We all know how expensive Japan can be, but there is a way to get around it. A trip to the country doesn’t have to burn a hole in your pocket with a bit of planning and know-how. In this post, I will share with you the simple and useful tips I picked up during my trip. This is how you can tour Japan on a budget! 🙂


TRANSPORTATION

✮ Avoid taking a cab in Japan especially in cities like Tokyo.

They may be convenient, but they are very expensive. A 15-minute cab ride from Ueno to Shibuya costs about 5,000 Yen. That’s about 48 USD! Here’s what you should do instead: Buy a Suica or Pasmo card and ride the train. The train ride from Ueno station to Shibuya station is only 200 yen. See the difference? Buying reloadable prepaid cards will save you the stress and hassle from buying regular tickets each time you hop on one.

Another thing to consider about domestic travels in Japan is a JR Pass.

Wait, what is Japan Rail Pass? It’s a special ticket that offers unlimited travel on trains operated by Japan Railways Group throughout Japan for a certain period of time. However, it’s only recommended if you are planning to tour major cities in Japan. It’s not practical to get one if your planned activities and itinerary is only focused around Tokyo or in a particular city.

By the way, the pass is designed for tourists so it can only be purchased outside Japan. Please make sure to buy it from authorized JR Pass distributors in your country as the cheapest ticket costs around 28~30,000 yen (approx. 289 USD).


SIGHTSEEING

Save money by going on free guided tours in Japan.

Tokyo Free Guide is one of the organizations in Japan that offers foreigners a free guided tour in and around Tokyo. A volunteer tour guide will take you around places you want to see and know more about. You can even create an itinerary and plan everything through email communication. Here are some photos I took from their Facebook page.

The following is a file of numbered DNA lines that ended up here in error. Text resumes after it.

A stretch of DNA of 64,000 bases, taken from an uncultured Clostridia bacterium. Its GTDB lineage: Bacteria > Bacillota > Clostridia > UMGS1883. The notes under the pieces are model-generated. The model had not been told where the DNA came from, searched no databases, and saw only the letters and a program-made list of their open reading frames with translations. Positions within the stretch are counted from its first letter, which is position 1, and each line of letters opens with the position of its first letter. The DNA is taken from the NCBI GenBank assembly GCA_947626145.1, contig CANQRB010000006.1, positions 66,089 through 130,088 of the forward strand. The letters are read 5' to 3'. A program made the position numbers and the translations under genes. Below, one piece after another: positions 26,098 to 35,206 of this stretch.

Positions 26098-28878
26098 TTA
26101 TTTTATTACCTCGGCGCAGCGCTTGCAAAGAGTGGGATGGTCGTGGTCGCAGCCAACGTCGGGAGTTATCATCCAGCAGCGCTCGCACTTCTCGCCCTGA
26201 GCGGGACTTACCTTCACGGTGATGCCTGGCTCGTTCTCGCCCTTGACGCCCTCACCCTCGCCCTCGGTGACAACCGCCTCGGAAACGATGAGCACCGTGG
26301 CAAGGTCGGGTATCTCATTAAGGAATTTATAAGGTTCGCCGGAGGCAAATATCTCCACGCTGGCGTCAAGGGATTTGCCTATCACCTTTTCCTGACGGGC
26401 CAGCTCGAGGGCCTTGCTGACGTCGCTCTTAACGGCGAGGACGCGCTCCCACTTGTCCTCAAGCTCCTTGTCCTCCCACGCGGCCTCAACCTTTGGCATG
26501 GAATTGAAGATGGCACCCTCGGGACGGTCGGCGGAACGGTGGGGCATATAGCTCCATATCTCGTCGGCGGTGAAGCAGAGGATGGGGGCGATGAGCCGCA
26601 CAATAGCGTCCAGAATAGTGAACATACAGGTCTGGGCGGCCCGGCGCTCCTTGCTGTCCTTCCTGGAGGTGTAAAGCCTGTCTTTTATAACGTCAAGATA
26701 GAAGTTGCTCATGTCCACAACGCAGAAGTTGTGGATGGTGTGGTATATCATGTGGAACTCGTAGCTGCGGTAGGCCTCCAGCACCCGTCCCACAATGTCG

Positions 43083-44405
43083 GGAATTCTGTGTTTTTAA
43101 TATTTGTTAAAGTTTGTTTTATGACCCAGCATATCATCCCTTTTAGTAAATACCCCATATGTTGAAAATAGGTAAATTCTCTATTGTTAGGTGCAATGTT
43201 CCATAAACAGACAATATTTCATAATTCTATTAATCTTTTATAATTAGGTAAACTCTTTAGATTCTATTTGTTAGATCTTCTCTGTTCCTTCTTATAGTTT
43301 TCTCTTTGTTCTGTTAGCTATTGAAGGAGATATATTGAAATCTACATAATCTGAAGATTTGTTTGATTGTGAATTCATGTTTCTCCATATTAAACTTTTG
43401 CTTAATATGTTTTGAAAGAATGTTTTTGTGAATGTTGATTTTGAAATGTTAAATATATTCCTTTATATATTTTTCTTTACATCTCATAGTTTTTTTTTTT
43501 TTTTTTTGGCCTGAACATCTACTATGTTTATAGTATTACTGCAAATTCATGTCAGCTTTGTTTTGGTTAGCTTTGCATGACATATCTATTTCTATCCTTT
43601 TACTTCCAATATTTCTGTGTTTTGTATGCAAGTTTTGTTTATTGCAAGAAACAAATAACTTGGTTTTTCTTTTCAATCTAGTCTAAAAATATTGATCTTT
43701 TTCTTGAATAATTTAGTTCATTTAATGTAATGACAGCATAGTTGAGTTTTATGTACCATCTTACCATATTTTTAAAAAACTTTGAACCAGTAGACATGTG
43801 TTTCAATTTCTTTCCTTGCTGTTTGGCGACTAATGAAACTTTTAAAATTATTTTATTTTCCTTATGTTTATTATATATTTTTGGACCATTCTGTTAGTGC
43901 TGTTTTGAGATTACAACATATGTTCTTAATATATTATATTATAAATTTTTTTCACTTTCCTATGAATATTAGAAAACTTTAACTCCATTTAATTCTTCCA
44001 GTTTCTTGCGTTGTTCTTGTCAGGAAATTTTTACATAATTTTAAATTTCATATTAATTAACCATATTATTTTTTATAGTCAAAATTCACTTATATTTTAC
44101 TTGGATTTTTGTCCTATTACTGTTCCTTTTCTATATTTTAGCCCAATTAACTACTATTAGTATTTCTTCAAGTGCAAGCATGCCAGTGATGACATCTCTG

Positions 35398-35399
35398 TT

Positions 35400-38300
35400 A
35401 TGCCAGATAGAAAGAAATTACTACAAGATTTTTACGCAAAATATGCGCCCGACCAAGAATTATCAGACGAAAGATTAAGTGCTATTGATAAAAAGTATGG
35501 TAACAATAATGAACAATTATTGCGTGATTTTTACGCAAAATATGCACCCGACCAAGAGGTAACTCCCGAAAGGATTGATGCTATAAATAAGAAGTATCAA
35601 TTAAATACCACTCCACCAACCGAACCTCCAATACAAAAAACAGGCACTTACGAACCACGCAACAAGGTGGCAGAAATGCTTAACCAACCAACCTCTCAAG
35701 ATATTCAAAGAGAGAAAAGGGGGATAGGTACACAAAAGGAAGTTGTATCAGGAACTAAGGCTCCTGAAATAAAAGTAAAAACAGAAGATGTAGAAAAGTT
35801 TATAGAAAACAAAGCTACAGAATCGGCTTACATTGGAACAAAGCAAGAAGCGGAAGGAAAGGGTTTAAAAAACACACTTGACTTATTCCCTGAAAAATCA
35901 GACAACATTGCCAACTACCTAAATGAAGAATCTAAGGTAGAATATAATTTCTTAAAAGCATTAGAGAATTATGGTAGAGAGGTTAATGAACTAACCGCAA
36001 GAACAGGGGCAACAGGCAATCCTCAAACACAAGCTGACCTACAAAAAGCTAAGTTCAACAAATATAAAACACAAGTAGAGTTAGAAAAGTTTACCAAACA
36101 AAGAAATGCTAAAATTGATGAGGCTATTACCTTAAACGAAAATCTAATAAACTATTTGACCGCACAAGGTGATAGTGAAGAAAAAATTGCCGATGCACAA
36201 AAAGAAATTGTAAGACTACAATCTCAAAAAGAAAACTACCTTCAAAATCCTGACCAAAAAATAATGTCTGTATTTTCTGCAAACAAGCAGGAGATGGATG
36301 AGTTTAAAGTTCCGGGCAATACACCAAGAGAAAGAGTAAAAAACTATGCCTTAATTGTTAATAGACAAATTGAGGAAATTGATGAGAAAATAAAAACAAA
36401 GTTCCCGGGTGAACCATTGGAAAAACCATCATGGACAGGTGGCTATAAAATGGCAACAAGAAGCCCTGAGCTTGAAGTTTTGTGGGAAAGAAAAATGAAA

While the services they provide is free, you are expected to cover your tour guide’s transportation fees. For more information, you can check out the testimonials from tourists/foreigners they accommodated recently. If you’re planning to visit other to prefectures like Osaka and Kyoto, there are free guides in those areas as well. So if you wish to have a tour with a volunteer guide, book your request via Tokyo Free Guide’s official website.

Another site you can check is Japan’s National Tourism Organization. It lists all the volunteer guides and groups willing to show you around the country. Most of the tours require you to book at least 2 weeks in advance, but there are also tours that do not require any reservations. All you have to do is show up at the meeting place.


ACCOMODATION

Sleep at a Capsule hotel or book your accommodations through Airbnb.

Capsule hotels offer small, compact units that provides guests enough room to sleep in and other basic amenities for less than the price of a one-night stay at a traditional hotel in Japan. It’s affordable, safe and convenient. While Airbnb offers unique and alternative sleeping accommodations for a price within your budget range.

I do not recommend this, but if you are really on a tight budget, you may want to try sleeping inside a cubicle of a 24-hour Internet cafe. Mind you, internet cafes in Japan are different from what we’re used to. Just do a quick search on google and you’ll see. Each customer can go into their designated closed individual rooms and enjoy free access to the Internet and manga with privacy. It has become a growing trend in Japan nowadays. Originally, these cafes provided Internet services only, but some establishments have expanded their services that includes food, drink and shower rooms. This enables backpackers to use the internet cafes like a hotel or hostel.


FOOD
Buy food from convenience stores (konbini) or food courts (depachika).

Do not miss out on Konbini foods when you’re in Japan. They are amazing and inexpensive! You can find all kinds of bentos, salads, onigiris and other prepared meals there all within your price range. Another good thing about konbini is that they refresh the food section everyday. As for Depachika, well… simply put it is a food paradise. Usually located on the basement floor of department stores and it’s where you can discover various traditional food and snacks all in one place!

When looking for less expensive restaurants in Japan, choose ones that have plastic or silicon models of the dishes by the window. You can also follow the locals. They usually go to the cheapest and yet the most amazing izakayas around the area.

And that’s it. I hope these simple tips will save you a few thousand yen! 😉